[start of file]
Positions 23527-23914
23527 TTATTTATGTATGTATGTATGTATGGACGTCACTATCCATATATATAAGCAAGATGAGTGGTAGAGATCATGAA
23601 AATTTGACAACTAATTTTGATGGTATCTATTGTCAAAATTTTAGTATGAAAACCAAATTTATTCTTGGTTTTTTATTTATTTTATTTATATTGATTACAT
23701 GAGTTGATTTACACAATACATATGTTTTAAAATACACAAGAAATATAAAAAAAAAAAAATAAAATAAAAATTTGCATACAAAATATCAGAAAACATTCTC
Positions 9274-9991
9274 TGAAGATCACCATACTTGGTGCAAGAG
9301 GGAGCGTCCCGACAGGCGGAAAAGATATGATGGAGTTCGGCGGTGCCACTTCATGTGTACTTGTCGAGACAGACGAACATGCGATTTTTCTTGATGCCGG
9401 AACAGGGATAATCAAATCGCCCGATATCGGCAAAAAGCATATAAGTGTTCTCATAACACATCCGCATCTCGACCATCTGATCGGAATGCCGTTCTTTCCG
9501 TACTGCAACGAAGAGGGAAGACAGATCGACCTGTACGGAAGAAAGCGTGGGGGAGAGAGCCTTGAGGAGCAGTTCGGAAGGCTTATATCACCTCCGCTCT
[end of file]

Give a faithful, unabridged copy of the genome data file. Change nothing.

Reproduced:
Positions 23527-23914
23527 TTATTTATGTATGTATGTATGTATGGACGTCACTATCCATATATATAAGCAAGATGAGTGGTAGAGATCATGAA
23601 AATTTGACAACTAATTTTGATGGTATCTATTGTCAAAATTTTAGTATGAAAACCAAATTTATTCTTGGTTTTTTATTTATTTTATTTATATTGATTACAT
23701 GAGTTGATTTACACAATACATATGTTTTAAAATACACAAGAAATATAAAAAAAAAAAAATAAAATAAAAATTTGCATACAAAATATCAGAAAACATTCTC
Positions 9274-9991
9274 TGAAGATCACCATACTTGGTGCAAGAG
9301 GGAGCGTCCCGACAGGCGGAAAAGATATGATGGAGTTCGGCGGTGCCACTTCATGTGTACTTGTCGAGACAGACGAACATGCGATTTTTCTTGATGCCGG
9401 AACAGGGATAATCAAATCGCCCGATATCGGCAAAAAGCATATAAGTGTTCTCATAACACATCCGCATCTCGACCATCTGATCGGAATGCCGTTCTTTCCG
9501 TACTGCAACGAAGAGGGAAGACAGATCGACCTGTACGGAAGAAAGCGTGGGGGAGAGAGCCTTGAGGAGCAGTTCGGAAGGCTTATATCACCTCCGCTCT